**Title:** Birthday Paradox

**Description:**
This Illuminations lesson demonstrates the birthday paradox, using it as a springboard into a unit on probability. Students use the TI-83 graphing calculator to run a Monte Carlo simulation with the birthday paradox and engage in a graphical analysis of the birthday-problem function.

**Standard(s): **

[MA2013] (6) 25: Recognize a statistical question as one that anticipates variability in the data related to the question and accounts for it in the answers. [6-SP1]

[MA2013] (6) 26: Understand that a set of data collected to answer a statistical question has a distribution which can be described by its center, spread, and overall shape. [6-SP2]

[MA2013] (6) 27: Recognize that a measure of center for a numerical data set summarizes all of its values with a single number, while a measure of variation describes how its values vary with a single number. [6-SP3]

[MA2013] (6) 29: Summarize numerical data sets in relation to their context, such as by: [6-SP5]

[MA2013] (7) 17: Understand that statistics can be used to gain information about a population by examining a sample of the population; generalizations about a population from a sample are valid only if the sample is representative of that population. Understand that random sampling tends to produce representative samples and support valid inferences. [7-SP1]

[MA2013] (7) 18: Use data from a random sample to draw inferences about a population with an unknown characteristic of interest. Generate multiple samples (or simulated samples) of the same size to gauge the variation in estimates or predictions. [7-SP2]

[MA2013] (7) 21: Understand that the probability of a chance event is a number between 0 and 1 that expresses the likelihood of the event occurring. Larger numbers indicate greater likelihood. A probability near 0 indicates an unlikely event, a probability around ^{1}/_{2} indicates an event that is neither unlikely nor likely, and a probability near 1 indicates a likely event. [7-SP5]

[MA2013] (7) 22: Approximate the probability of a chance event by collecting data on the chance process that produces it and observing its long-run relative frequency, and predict the approximate relative frequency given the probability. [7-SP6]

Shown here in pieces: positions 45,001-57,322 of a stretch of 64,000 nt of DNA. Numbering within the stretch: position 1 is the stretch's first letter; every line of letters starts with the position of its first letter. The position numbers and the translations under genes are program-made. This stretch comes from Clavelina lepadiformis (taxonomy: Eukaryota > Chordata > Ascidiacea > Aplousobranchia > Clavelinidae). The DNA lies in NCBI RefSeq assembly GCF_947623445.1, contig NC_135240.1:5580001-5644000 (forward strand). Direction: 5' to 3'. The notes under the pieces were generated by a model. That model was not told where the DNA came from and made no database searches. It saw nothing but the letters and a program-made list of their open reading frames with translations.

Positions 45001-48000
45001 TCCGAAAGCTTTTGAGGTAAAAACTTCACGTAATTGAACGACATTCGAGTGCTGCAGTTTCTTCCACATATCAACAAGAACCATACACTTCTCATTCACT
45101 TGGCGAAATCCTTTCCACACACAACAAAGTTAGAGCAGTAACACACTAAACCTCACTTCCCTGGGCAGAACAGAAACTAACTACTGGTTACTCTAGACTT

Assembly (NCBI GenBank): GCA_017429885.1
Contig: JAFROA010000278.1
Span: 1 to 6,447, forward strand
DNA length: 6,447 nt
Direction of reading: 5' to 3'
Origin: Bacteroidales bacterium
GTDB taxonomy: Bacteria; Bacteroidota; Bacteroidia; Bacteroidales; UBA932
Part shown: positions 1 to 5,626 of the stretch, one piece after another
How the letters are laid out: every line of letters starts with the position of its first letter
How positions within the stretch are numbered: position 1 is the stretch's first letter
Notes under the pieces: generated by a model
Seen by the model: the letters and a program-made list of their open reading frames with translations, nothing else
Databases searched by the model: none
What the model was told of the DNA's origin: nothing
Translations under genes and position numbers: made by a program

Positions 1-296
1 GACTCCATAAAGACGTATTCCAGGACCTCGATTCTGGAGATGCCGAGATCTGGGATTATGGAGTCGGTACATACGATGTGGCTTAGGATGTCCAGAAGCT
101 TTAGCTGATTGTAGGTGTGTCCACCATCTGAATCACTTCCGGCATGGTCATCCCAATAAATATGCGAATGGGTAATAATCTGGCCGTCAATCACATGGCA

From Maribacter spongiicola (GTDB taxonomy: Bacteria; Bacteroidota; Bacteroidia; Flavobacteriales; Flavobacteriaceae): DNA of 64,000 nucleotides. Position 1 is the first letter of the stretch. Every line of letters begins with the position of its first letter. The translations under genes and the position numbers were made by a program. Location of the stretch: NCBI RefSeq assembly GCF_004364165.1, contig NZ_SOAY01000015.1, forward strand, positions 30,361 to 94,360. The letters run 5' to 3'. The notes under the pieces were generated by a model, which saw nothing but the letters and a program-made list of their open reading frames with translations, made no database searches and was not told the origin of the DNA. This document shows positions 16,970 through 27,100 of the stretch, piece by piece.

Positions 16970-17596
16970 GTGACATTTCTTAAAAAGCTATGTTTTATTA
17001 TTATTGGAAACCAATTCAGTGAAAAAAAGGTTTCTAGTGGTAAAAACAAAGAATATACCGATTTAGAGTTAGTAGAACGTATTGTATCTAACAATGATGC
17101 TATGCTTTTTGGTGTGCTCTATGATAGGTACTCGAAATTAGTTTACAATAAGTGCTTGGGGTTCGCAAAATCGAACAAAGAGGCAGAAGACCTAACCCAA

[MA2013] (7) 23: Develop a probability model and use it to find probabilities of events. Compare probabilities from a model to observed frequencies; if the agreement is not good, explain possible sources of the discrepancy. [7-SP7]

[MA2013] (7) 24: Find probabilities of compound events using organized lists, tables, tree diagrams, and simulation. [7-SP8]

[MA2013] AL2 (9-12) 46: (+) Use permutations and combinations to compute probabilities of compound events and solve problems. [S-CP9]

[MA2013] GEO (9-12) 42: (+) Use probabilities to make fair decisions (e.g., drawing by lots, using a random number generator). [S-MD6]

[MA2013] AL2 (9-12) 33: Write a function that describes a relationship between two quantities.* [F-BF1]

[MA2013] AL2 (9-12) 37: (+) Use probabilities to make fair decisions (e.g., drawing by lots, using a random number generator). [S-MD6]

[MA2013] PRE (9-12) 44: Understand statistics as a process for making inferences about population parameters based on a random sample from that population. [S-IC1]

[MA2013] PRE (9-12) 45: Decide if a specified model is consistent with results from a given data-generating process, e.g., using simulation. [S-IC2]

[MA2013] PRE (9-12) 46: Recognize the purposes of and differences among sample surveys, experiments, and observational studies; explain how randomization relates to each. [S-IC3]

[MA2013] PRE (9-12) 47: Use data from a sample survey to estimate a population mean or proportion; develop a margin of error through the use of simulation models for random sampling. [S-IC4]

[MA2013] ALT (9-12) 41: (+) Use probabilities to make fair decisions (e.g., drawing by lots, using a random number generator). [S-MD6]

[MA2013] DM1 (9-12) 12: Use combinatorial reasoning and counting techniques to solve application-based problems. (Alabama)

[MA2013] PRE (9-12) 50: (+) Define a random variable for a quantity of interest by assigning a numerical value to each event in a sample space; graph the corresponding probability distribution using the same graphical displays as for data distributions. [S-MD1]

[MA2013] PRE (9-12) 51: (+) Calculate the expected value of a random variable; interpret it as the mean of the probability distribution. [S-MD2]